If a woman is planning a pregnancy or is already pregnant, there are many questions she’ll have. While this new journey of life is a beautiful one, it can certainly bring forth some major body changes along the way. One of the most significant changes that occurs during pregnancy involves a woman’s breasts.
Whether a woman who already has breast implants becomes pregnant, or whether a woman is considering both pregnancy and a breast augmentation in her future, the potential overlap and timing of these changes can lead to different outcomes. As a result, we meet women who come to us with a wide range of questions about this topic because they understandably want to be better informed before making big decisions in their lives.
1. IMPLANTS WON’T INTERFERE WITH PREGNANCY
Because most breast implants used today are made from durable, nonreactive material, they can withstand the hormonal changes associated with pregnancy that can change the size and shape of the breast. In fact, if there have been no complications with your breast implants, they do not pose a risk to a normal, healthy pregnancy in any way.
It is important to keep in mind however that while the breast implant stays in place and holds its shape, the rest of the breast and surrounding tissue may take on a different look post pregnancy. It is impossible to say how much of a change could occur, as changes in the breast during pregnancy will vary from woman to woman. In many cases, it is a very small change that doesn’t seem to make a difference. And while most women are absolutely fine with the effects, some can experience a more extreme change and may wish to undergo a corrective procedure such as a breast lift.
2. YOU CAN BREAST-FEED WITH BREAST IMPLANTS
In most cases, women with breast implants can safely breastfeed once their baby is born. Because the implants are placed under the milk-producing ducts, they should not interrupt or interfere with breastfeeding. On the other hand, the placement of implants under the muscle allows an additional layer of protection between the implants and the milk ducts, as well as a more natural appearance for patients without sinus drooping and less fatty tissue to begin with.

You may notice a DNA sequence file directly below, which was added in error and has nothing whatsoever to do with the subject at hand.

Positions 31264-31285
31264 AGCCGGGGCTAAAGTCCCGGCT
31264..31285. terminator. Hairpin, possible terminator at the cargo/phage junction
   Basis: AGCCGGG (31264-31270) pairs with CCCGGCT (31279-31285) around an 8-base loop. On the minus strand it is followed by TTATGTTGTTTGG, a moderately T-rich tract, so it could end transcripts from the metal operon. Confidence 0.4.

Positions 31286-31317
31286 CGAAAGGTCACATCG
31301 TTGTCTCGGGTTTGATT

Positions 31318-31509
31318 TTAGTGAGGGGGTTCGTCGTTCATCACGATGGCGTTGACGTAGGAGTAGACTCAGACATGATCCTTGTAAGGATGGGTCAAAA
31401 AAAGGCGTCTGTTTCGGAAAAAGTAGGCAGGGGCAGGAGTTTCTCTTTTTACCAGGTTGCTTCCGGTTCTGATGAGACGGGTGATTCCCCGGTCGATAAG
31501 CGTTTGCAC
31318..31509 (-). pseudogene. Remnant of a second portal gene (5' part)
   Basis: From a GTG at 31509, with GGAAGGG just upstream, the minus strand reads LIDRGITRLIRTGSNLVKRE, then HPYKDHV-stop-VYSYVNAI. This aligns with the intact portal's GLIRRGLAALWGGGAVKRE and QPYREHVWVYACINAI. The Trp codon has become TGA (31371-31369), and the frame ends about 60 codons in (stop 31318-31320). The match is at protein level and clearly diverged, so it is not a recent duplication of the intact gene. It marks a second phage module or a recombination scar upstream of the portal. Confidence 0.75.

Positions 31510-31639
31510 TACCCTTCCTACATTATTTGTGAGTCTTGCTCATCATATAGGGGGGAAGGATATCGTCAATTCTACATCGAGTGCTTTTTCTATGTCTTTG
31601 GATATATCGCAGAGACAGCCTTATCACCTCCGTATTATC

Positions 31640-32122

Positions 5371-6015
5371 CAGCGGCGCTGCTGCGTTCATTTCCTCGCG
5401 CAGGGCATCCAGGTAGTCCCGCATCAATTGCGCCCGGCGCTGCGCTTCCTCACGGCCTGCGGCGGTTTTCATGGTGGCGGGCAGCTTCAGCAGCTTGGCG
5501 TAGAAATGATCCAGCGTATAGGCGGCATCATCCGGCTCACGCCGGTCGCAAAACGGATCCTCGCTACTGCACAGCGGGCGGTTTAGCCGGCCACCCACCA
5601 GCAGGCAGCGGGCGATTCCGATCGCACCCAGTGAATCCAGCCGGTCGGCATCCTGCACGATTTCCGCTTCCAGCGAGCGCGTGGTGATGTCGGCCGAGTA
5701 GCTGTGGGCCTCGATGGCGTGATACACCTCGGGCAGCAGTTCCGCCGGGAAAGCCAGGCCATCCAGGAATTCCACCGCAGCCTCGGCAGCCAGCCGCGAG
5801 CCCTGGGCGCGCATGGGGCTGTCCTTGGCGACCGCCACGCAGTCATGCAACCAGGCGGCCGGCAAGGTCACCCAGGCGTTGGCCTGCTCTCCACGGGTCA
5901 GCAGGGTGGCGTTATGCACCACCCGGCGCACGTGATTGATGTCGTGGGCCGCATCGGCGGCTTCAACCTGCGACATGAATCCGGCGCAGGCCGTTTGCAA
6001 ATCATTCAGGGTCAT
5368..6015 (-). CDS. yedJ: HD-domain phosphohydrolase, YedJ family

However, there may be problems with breastfeeding depending on where the incisions are placed. If the incisions were made around the areola, it can affect the mother’s ability to breastfeed, since this type of incision can sometimes affect the function of the milk ducts. Keep in mind that none of the incisions commonly used in a regular breast augmentation prevents breastfeeding, however, if a woman receives both a lift and an increase, her incisions can interfere.
3. ALWAYS GO WITH A SURGEON CERTIFIED BY THE BOARD
If after pregnancy you need adjustments in shape and size, or lifting (mini, moderate or full), only a highly qualified and certified surgeon with training and experience in all aspects of breast surgery is qualified to evaluate and treat this need. An unqualified surgeon may be unaware of all the options that can be performed on one breast and may be unable to adequately repair after pregnancy. Above all, make sure your plastic surgeon hears your concerns and develops an individualized plan to avoid post-pregnancy reconstruction, which can increase the likelihood of getting an outstanding result.